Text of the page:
Whey protein coating aims for eco-friendly benefits in multilayer packaging

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Whey protein coating aims for eco-friendly benefits in multilayer packaging

May 15
13:30 2013
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A whey protein coating is being developed as part of an EU project to replace existing polyethylene (PE) or petrochemical plastic coatings in multilayer packaging and enhance recyclability.

The coating system will be created based on renewable raw materials from agrofood waste and its application for extrusion coating cartons to produce packaging materials for solid and liquid foods.

The EU project, dubbed BioBoard, claims the barrier coating will be biodegradable and can be washed off from the substrate where it is applied using enzymatic detergents.

It will build on past research that shows whey protein coating can provide bio-degradable plastic layers that can replace existing plastic coatings in multilayer packaging and boost recyclability.

Project aim

BioBoard, which started in November last year and runs until the end of October 2015, aims to produce packaging materials from the extrusion of coating paper, paperboard and cardboard.

Current methods of using polyethylene (PE) or other petrochemical based coatings generally lead to complex structures causing difficulty in recycling, according to the project consortium led by Innovacio I Recerca Industrial I Sostenible (IRIS), based in Spain.

It said seven million tons of coated paper, paperboard and cardboard are manufactured annually worldwide and the standard PE coating contains about 20 mass percent.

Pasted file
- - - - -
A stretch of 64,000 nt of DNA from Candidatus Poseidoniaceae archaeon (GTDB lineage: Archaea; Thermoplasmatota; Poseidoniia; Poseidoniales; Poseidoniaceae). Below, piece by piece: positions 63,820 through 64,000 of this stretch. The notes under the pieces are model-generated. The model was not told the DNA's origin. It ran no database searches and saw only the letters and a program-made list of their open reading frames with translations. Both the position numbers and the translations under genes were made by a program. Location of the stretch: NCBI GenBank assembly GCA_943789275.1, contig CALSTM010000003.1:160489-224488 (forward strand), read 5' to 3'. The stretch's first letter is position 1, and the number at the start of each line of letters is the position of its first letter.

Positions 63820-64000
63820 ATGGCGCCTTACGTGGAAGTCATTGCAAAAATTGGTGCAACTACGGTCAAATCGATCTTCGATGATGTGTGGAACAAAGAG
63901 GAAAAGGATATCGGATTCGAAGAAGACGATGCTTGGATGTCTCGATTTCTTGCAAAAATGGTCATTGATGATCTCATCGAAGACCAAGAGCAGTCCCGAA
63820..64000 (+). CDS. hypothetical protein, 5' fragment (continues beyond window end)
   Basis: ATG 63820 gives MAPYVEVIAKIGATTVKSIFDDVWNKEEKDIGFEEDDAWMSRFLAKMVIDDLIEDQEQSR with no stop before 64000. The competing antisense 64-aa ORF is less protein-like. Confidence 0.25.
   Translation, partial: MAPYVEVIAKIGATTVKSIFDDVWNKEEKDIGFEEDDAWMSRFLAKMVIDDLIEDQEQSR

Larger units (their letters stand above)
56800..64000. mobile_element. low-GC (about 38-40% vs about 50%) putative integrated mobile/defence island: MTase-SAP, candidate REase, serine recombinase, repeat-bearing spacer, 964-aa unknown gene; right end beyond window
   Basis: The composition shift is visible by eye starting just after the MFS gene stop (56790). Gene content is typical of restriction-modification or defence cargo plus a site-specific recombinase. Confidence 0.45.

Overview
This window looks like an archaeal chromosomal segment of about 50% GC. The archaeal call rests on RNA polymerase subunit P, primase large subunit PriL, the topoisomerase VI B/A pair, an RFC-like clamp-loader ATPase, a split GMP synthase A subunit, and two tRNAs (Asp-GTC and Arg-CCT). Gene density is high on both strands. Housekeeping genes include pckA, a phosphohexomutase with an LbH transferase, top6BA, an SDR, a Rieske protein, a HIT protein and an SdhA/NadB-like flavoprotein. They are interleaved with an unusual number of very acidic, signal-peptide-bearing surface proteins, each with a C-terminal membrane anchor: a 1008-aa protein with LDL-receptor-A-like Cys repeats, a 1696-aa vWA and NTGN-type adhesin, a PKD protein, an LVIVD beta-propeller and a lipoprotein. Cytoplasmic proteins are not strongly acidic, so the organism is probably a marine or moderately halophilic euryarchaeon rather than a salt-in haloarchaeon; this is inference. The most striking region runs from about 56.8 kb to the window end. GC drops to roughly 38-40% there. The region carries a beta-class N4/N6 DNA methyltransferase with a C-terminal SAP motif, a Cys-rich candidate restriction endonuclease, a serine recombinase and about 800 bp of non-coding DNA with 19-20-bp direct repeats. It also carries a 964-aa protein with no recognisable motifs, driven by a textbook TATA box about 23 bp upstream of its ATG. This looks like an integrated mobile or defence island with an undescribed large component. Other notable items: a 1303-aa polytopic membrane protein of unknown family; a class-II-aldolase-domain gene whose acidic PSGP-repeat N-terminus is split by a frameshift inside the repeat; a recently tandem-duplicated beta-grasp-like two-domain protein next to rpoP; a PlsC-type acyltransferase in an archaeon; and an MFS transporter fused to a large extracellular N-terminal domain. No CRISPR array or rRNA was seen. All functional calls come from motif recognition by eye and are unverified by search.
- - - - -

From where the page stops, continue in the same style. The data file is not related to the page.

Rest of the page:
The recycling process involves grinding, washing, flotation, cleaning and screening to recover the fibres and not all paper mills are equipped for handling resulting residues comprising up to 25% of aluminium and plastic.

High shearing during the recycling leads to a reduction of the fibres size and limits their reuse to less demanding applications.

Whey and potato base

The base material for the coating will be formulations based on proteins such as whey and residues from potato.

Around 50% of the 50 million tons of whey produced annually in Europe is discarded, said the consortium.

At least 200,000 tonnes of potato by-products are disposed in Europe each year, they added.

Dr Elodie Bugnicourt, BioBoard project coordinator from Barcelona-based IRIS, said that: “BioBoard stands in response to the current demand from producers of coated paper, paperboard and cardboard manufacturers for a bioplastic that will enable them to substitute much of the currently used synthetic coating without compromising the barrier properties of the resulting packaging laminates and overcoming the current challenge to the recycling of such packaging”.


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